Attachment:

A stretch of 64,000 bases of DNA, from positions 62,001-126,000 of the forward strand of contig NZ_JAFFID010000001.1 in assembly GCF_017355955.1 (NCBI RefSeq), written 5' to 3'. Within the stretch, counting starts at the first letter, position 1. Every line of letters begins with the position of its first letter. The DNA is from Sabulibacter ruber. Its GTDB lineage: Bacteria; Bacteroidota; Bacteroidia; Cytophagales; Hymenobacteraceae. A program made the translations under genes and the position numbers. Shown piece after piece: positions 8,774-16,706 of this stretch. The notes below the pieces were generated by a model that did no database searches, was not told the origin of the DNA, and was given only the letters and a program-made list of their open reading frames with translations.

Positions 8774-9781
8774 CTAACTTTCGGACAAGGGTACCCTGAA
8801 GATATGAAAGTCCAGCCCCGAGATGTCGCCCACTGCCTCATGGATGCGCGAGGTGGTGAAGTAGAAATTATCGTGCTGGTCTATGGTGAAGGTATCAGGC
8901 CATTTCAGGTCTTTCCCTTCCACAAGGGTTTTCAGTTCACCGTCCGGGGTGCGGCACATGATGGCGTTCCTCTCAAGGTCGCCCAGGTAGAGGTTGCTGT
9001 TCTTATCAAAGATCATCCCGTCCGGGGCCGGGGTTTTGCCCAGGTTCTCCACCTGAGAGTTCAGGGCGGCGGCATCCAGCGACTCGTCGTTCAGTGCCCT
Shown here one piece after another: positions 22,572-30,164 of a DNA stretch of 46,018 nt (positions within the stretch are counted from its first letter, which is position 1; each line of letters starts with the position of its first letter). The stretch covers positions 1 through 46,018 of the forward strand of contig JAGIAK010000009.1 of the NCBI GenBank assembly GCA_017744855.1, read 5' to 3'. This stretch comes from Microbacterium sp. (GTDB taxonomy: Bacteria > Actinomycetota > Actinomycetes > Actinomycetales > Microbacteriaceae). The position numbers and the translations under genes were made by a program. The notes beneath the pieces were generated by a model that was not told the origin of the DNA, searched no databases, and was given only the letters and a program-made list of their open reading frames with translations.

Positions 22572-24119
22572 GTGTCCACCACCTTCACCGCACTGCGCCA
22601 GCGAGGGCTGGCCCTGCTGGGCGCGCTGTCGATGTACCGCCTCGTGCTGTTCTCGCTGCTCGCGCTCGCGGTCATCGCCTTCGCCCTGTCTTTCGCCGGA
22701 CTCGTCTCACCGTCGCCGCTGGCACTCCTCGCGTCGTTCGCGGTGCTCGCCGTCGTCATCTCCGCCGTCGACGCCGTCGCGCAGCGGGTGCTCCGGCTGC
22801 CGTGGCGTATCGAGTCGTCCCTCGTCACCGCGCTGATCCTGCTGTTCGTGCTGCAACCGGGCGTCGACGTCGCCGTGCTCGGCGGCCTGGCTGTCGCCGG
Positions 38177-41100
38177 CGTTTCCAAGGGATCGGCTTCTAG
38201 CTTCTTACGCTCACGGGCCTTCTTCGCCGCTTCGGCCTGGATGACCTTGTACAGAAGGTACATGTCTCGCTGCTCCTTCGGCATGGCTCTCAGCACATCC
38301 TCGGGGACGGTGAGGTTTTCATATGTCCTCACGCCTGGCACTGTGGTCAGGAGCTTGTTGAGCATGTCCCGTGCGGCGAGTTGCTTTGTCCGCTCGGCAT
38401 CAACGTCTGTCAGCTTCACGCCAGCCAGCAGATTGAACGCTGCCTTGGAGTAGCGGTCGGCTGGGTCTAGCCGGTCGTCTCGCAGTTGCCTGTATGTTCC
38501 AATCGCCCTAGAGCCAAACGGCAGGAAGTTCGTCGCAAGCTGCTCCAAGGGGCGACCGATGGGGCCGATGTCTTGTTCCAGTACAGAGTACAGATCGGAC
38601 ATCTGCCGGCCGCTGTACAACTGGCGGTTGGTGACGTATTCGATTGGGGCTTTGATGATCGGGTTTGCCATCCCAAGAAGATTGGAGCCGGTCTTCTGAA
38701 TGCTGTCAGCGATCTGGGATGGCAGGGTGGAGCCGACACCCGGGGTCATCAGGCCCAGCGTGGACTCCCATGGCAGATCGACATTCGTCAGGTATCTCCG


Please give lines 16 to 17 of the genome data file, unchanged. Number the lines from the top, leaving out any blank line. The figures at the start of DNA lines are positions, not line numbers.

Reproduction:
38301 TCGGGGACGGTGAGGTTTTCATATGTCCTCACGCCTGGCACTGTGGTCAGGAGCTTGTTGAGCATGTCCCGTGCGGCGAGTTGCTTTGTCCGCTCGGCAT
38401 CAACGTCTGTCAGCTTCACGCCAGCCAGCAGATTGAACGCTGCCTTGGAGTAGCGGTCGGCTGGGTCTAGCCGGTCGTCTCGCAGTTGCCTGTATGTTCC